Peter Weibel

Peter Weibel’s show at the Museum of Applied Art was not really an exhibition of art, but as its title (Inszenierte Kunstgeschichte) explains, a “mise-en-scène of art history.” The things on display were not artworks in the sense of compressed findings of form or spiritual expressivity, but rather a wild mixture of reproductions, recreations, and reconstructions done in situ and based on pretty much everything the artist has found significant in art of the past 30 years.

Weibel reviewed the art history of that time span in six sections, each one devoted to a fictitious persona. These included W., the last painter; Marcel Rutschke, the social rebel; Otto W. Schimanovich, the model-maker; Louise Langford, the theoretician of tautology and empty codes; Cesare Carlo Capo, the individual mythologist; and Jan van Buygens, the specialist on perception in the orbital era. Discussed by fictitious catalogue authors with similarly telltale names (such as Walter B. Loh from Walter Benjamin and Benjamin Buchloh), the invented artists all gravitated toward a common goal: “By contextually altering the meanings of cultural utensils, to destroy the bourgeois ontology of the object, which it is the actual purpose of art history to absolutize and defend.”

In the main hall, Weibel as Cesare Carlo Capo showed Das Floss (The raft, 1988), a boat held aloft on iron poles. The work alludes to the history of “the foundering of Western civilization from Odysseus to Gèricault”; nearby monitors showed endangered animal species. In the accompanying text, Beuys’ motto Zeige deine Wunde (Show your wound) was turned into Zeige deine Zerstörung (Show your destruction). Behind the raft, there was an enormous wall frieze ascribed to Marcel Rutschke (Marcel Duchamp and Rudi Dutschke): Die Krönung des Volkskörpers durch die demokratischen Vigilanten (The coronation of the body politic by the democratic vigilantes, 1988). A Greek Poseidon, consisting of slashed-up cables, Botticelli’s Venus made of pieces of soap and emerging from a wash basin—all these things bore witness to Weibel’s insatiability, which wants to devour the whole of cultural history in order to beat post-Modernism at its own game.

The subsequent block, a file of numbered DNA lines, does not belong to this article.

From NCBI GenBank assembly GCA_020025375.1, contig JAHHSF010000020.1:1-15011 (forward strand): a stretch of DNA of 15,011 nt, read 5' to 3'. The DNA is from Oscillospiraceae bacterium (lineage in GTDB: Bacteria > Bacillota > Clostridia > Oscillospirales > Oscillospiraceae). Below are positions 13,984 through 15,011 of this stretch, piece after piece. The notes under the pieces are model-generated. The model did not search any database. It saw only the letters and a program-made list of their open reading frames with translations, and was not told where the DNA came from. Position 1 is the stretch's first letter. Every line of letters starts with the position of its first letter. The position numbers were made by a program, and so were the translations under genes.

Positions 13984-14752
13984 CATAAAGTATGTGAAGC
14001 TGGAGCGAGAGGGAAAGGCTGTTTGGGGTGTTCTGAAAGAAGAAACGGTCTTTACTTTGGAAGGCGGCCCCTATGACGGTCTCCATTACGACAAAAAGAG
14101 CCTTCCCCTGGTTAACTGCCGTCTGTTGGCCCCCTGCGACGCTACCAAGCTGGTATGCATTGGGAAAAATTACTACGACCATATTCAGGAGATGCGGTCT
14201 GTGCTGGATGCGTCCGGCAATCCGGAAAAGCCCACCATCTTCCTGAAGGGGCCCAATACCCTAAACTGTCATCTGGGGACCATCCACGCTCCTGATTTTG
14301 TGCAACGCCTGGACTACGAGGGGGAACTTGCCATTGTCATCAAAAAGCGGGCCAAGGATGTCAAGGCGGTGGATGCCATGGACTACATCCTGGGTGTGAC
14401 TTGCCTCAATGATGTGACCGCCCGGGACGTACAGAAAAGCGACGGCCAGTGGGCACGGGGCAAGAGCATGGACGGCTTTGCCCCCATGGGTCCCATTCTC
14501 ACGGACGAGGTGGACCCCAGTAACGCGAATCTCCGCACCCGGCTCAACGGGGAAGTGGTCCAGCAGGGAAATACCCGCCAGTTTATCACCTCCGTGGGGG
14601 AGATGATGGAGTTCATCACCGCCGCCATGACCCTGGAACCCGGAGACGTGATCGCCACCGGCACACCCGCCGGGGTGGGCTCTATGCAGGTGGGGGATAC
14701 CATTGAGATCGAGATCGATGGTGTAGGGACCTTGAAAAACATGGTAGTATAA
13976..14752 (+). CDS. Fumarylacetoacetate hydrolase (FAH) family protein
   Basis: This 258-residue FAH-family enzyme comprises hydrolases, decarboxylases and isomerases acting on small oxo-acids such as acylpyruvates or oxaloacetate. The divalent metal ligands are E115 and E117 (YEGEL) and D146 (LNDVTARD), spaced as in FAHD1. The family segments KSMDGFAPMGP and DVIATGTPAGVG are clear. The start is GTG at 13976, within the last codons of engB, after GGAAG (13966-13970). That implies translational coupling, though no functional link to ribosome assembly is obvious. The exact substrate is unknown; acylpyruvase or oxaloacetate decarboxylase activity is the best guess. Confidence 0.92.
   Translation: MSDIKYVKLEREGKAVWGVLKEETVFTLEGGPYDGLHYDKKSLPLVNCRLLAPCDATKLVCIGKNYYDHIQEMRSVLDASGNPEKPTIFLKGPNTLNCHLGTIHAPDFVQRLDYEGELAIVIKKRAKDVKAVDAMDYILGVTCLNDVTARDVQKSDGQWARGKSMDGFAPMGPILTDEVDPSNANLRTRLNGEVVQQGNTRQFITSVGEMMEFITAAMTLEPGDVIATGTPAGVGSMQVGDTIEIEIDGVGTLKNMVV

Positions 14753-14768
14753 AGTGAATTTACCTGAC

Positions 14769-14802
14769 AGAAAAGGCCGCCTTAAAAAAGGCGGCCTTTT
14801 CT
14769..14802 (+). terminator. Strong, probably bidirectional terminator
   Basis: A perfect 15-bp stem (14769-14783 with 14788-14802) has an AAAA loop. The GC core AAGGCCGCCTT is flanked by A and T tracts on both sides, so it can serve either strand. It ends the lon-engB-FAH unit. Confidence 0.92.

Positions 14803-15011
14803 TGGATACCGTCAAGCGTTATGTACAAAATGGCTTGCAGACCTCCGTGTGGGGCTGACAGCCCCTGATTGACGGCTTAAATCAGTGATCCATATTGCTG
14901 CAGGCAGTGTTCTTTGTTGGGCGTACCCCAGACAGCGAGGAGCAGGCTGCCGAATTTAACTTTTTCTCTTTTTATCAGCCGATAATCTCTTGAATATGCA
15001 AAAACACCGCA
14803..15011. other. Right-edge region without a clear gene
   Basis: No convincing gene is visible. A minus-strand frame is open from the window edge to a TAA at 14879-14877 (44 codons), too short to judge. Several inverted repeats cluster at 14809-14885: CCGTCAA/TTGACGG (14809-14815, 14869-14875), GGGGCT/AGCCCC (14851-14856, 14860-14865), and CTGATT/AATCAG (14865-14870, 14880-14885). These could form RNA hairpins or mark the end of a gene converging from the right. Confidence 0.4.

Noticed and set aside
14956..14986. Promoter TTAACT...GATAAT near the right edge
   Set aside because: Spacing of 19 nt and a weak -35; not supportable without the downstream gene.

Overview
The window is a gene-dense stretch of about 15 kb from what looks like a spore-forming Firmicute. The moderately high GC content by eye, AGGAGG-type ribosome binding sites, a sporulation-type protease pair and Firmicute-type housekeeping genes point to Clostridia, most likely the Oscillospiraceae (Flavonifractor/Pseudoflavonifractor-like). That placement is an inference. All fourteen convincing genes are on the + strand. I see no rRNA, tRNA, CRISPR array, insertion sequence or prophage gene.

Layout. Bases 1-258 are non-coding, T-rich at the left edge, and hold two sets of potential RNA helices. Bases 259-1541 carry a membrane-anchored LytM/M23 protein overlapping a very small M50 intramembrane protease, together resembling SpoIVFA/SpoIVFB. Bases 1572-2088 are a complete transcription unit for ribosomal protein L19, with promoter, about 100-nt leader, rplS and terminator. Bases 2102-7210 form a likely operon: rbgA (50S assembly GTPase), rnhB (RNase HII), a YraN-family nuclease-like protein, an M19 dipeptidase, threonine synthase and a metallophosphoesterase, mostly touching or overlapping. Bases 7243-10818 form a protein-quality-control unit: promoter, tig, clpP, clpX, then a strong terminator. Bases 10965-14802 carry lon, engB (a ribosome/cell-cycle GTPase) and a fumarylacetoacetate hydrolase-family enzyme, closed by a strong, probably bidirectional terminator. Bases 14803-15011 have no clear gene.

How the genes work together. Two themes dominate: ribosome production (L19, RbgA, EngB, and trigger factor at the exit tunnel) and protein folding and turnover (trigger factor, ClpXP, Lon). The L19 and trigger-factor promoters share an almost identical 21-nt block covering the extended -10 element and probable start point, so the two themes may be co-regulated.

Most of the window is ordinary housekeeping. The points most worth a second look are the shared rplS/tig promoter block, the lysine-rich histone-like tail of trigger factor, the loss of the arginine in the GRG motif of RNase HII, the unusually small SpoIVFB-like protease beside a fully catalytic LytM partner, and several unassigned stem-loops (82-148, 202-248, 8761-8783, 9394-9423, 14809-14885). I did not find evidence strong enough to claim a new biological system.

In another wing, Weibel appeared as Louise Langford. The main piece here was a gigantic Jackson Pollock imitation, to which Andy Warhol’s OMO boxes are attached à la Donald Judd: Jackson Pollock konvergiert 1952 mit Donald Judds galvanisierten Eisenkisten von 1967, die sick unter Andy Warhols Omo-Boxen von 1964 verbergen (Jackson Pollock converges in 1952 with Donald Judd’s galvanized iron crates of 1967, which hide under Andy Warhol’s OMO boxes of 1964, 1988). Nor did Kasimir Malevich escape unscathed; his Suprematist vocabulary was recycled as graphics for stock-market notations (Corporate Profile of Malevitch, 1988).

Next, we came to Otto W. Schimanovich, who is said to aim chiefly at transformative and dimensional leaps; one of his pieces was F. L. Wrights Guggenheim-museum als Bar (F. L. Wright’s Guggenheim Museum as a bar, 1987). Finally, Jan van Buygens was responsible for an installation in which buckets of paint standing on the floor were projected onto the wall by multiple cameras as the eyes of a dye; the viewer could also project himself into the game (Video Installation, 1988). At the exit, Weibel provided a message by way of an Imi Knoebel painting-collage: “Art is not the prisoner, but the dungeon keeper.”

The individual pieces were successful to varying degrees. They were always disrespectful, often witty, sarcastic, pointed and nasty; at other times, the porridge didn’t go down well. We should also bear in mind that the exhibition was originally planned to exist purely as a catalogue. That would have been a loss, for its actual charm lay in its absurdities, in the very fact that it constantly exerted the magic of a side show. Thus, behind all these mangled phantasms and shattered value notions of art, a hoard of truth and existence still shone: that of Weibel’s anti-art. Paradoxically, the Jean Baudrillard text that appeared in the catalogue for this exhibition was, in fact, genuine.

Helmut Draxler

Translated from the German by Joachim Neugroschel.